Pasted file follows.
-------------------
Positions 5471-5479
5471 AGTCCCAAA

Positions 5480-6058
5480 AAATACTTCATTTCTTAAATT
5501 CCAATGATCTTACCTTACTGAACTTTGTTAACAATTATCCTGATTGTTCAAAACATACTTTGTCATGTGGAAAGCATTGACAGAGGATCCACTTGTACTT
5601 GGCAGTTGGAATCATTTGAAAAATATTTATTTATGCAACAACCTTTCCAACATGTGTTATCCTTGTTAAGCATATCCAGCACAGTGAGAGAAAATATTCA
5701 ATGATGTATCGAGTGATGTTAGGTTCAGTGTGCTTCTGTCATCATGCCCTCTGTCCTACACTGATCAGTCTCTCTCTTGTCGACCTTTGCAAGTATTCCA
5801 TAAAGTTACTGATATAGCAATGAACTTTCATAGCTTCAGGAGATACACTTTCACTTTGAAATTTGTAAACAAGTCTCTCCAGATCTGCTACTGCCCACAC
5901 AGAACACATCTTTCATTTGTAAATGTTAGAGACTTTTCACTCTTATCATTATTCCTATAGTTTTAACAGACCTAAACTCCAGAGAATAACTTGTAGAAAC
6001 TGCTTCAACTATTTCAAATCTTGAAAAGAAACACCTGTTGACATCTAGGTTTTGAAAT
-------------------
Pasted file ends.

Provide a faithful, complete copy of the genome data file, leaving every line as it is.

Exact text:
Positions 5471-5479
5471 AGTCCCAAA

Positions 5480-6058
5480 AAATACTTCATTTCTTAAATT
5501 CCAATGATCTTACCTTACTGAACTTTGTTAACAATTATCCTGATTGTTCAAAACATACTTTGTCATGTGGAAAGCATTGACAGAGGATCCACTTGTACTT
5601 GGCAGTTGGAATCATTTGAAAAATATTTATTTATGCAACAACCTTTCCAACATGTGTTATCCTTGTTAAGCATATCCAGCACAGTGAGAGAAAATATTCA
5701 ATGATGTATCGAGTGATGTTAGGTTCAGTGTGCTTCTGTCATCATGCCCTCTGTCCTACACTGATCAGTCTCTCTCTTGTCGACCTTTGCAAGTATTCCA
5801 TAAAGTTACTGATATAGCAATGAACTTTCATAGCTTCAGGAGATACACTTTCACTTTGAAATTTGTAAACAAGTCTCTCCAGATCTGCTACTGCCCACAC
5901 AGAACACATCTTTCATTTGTAAATGTTAGAGACTTTTCACTCTTATCATTATTCCTATAGTTTTAACAGACCTAAACTCCAGAGAATAACTTGTAGAAAC
6001 TGCTTCAACTATTTCAAATCTTGAAAAGAAACACCTGTTGACATCTAGGTTTTGAAAT